Talks about security improvement began immediately after the Sandy Hook Elementary School shooting in December. Police, the fire marshal and city building inspector have conducted safety inspections of all school buildings and made recommendations. Burr presented the update to the Board of Education Wednesday night.
“One thing we all took from the security symposium is that the goal with all intruders is to delay them,” Burr said.
The district is looking into 12-mil clear security window film or stainless steel mesh to cover windows near entrances at Sunnyside, Booth Hill School, Shelton High School, Shelton Intermediate and Perry Hill. The security film will not stop a bullet, Burr said, but it will stop the glass from shattering. Board of Education Chair Mark Holden showed a clip of a video used at a recent security symposium. It showed two men with sledgehammers trying to break through an entrance covered with the film. It took 17 minutes for them to get in. Board member Jay Francino-Quinn likened the film to what is used on car windshields, preventing windshields from shattering.
Police have recommended the 12-mil film but Burr said the district is investigating even stronger security films.
“This can be installed by our own people,” Burr said.
The Public Improvement Building Committee, a city committee, is expediting the process to get new entry and exterior doors at Elizabeth Shelton, Long Hill and Mohegan Elementary School.
It was determined those three buildings needed it most, Burr said.
“Sunnyside is one of our more secure buildings,” he said.
Burr said Mayor Mark Lauretti is behind getting the entryways replaced. Lauretti said Thursday that the city has always been committed to replacing doors and windows of schools, but the Newtown tragedy is causing officials to expedite the process.
“Those are the most vulnerable schools right now and it became a priority for me,” Lauretti said.
The district is also making it a priority to add security cameras to more areas outside of schools, including obscure spots where someone may hide. The mayor said the city will support schools in making upgrades.
“This Sandy Hook tragedy broke new ground and caused our entire country to rethink our position on school security,” Lauretti said. “In addition to creating redundancies on entryways we will enhance our technology for surveillance and things like that.”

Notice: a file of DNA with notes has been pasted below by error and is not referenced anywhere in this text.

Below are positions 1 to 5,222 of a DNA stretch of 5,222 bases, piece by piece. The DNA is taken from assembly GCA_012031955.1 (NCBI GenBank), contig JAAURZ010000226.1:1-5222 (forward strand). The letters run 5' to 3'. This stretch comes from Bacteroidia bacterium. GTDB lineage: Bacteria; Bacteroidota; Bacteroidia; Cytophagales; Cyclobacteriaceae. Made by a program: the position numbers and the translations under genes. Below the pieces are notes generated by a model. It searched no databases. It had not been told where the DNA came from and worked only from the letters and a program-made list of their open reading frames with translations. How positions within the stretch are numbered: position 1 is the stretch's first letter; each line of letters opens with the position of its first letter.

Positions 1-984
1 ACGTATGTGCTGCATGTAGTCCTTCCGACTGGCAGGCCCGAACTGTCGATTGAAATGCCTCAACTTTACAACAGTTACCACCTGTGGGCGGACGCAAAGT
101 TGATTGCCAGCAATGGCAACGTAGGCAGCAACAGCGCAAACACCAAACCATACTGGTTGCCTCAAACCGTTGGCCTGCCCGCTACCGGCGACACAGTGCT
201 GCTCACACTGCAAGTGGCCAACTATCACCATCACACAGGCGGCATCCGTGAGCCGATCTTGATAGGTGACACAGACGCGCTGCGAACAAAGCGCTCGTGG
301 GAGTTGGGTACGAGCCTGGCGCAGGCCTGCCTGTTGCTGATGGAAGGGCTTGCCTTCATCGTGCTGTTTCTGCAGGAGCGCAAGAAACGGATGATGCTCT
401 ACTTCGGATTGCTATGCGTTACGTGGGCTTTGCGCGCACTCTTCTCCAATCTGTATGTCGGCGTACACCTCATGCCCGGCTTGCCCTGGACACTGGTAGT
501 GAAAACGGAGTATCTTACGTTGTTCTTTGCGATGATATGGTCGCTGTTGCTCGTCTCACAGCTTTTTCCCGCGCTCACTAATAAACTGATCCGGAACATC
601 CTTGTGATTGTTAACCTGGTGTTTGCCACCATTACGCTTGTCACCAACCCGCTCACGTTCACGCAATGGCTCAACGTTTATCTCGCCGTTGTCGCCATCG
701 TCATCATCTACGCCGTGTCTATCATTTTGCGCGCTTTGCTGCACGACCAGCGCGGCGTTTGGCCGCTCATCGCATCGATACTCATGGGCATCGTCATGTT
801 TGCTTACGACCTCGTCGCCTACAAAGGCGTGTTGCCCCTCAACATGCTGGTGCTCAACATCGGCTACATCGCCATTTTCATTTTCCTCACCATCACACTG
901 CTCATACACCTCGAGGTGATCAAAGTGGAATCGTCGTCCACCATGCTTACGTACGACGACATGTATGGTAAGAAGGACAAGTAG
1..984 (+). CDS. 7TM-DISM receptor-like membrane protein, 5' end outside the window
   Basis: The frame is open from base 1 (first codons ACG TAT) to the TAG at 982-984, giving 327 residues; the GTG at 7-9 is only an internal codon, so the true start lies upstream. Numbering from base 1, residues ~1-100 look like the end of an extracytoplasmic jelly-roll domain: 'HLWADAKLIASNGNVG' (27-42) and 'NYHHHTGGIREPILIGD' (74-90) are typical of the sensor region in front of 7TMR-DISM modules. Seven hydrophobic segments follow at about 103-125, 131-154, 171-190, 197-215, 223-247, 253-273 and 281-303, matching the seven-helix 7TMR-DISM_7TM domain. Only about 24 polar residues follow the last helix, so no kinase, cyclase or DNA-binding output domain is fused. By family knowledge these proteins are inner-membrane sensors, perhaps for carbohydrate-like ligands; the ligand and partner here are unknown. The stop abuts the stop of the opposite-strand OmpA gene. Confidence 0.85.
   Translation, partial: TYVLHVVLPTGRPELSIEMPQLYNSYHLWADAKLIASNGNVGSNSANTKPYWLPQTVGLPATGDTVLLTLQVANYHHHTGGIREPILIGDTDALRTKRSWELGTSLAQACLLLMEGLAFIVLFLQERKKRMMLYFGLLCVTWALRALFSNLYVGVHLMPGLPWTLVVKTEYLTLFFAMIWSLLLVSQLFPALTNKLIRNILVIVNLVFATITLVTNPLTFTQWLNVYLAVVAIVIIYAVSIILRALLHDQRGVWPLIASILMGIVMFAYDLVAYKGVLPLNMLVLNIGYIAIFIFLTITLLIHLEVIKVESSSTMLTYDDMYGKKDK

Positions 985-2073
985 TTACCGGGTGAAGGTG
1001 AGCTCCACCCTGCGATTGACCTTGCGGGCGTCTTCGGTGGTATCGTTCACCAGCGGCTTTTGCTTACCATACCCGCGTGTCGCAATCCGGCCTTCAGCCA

Lauretti said he won’t necessarily be adding money for security upgrades to the school budget in his upcoming recommendation, but rather putting city funds toward some of the changes.
“This will come from outside their budget — I don’t believe that’s a responsibility they need to take,” Lauretti said of the district. “These kids belong to all of us. The city will make a commitment.”
Shelton Intermediate School will be moving to key card access in a few weeks and the superintendent would like to see all schools eventually move to that system, eliminating normal keys and locks.
The district is also looking into installing panic buttons in schools and upgrading all doors to have interior locks.
Shelton Police have encouraged the schools to run drills during all times of the day, so students and staff know what to do if they are at lunch, recess, in the gym or in the classroom during an emergency.
Police have discussed regional response with nearby police departments, the superintendent said. So, for example, if there was an incident at Booth Hill School, Trumbull Police may be able to arrive first, Burr said.
Burr said that new technology isn’t the only answer to a safer school. Staff and visitors have to be aware that they are responsible for school security as well.
“We can have state-of-the-art security put in but if people leave doors open, that security is compromised,” Burr said.
Assistant Superintendent Lorraine Rossner said Shelton Police have are still doing “walk and talk” visits to schools on a regular basis and offered additional support.
“They’ve offered their services to any school who wants to practice an intruder drill with them there,” Rossner said. “To offer comment on issues that could be done differently.”
Burr said the district is not planning to add extra security personnel at schools but that may change, based on state and federal response to school security. The state has discussed setting $30 million aside for school security.
“Thirty-million, state-wide is not a heck of a lot,” Holden said.
The Newtown tragedy will likely impact the design of new schools, Burr said.
“Historically, schools are not designed to keep people out,” he said.
Burr said staff can’t afford to become complacent about security as time passes.
“That’s not a luxury we, as professionals, can afford anymore,” he said.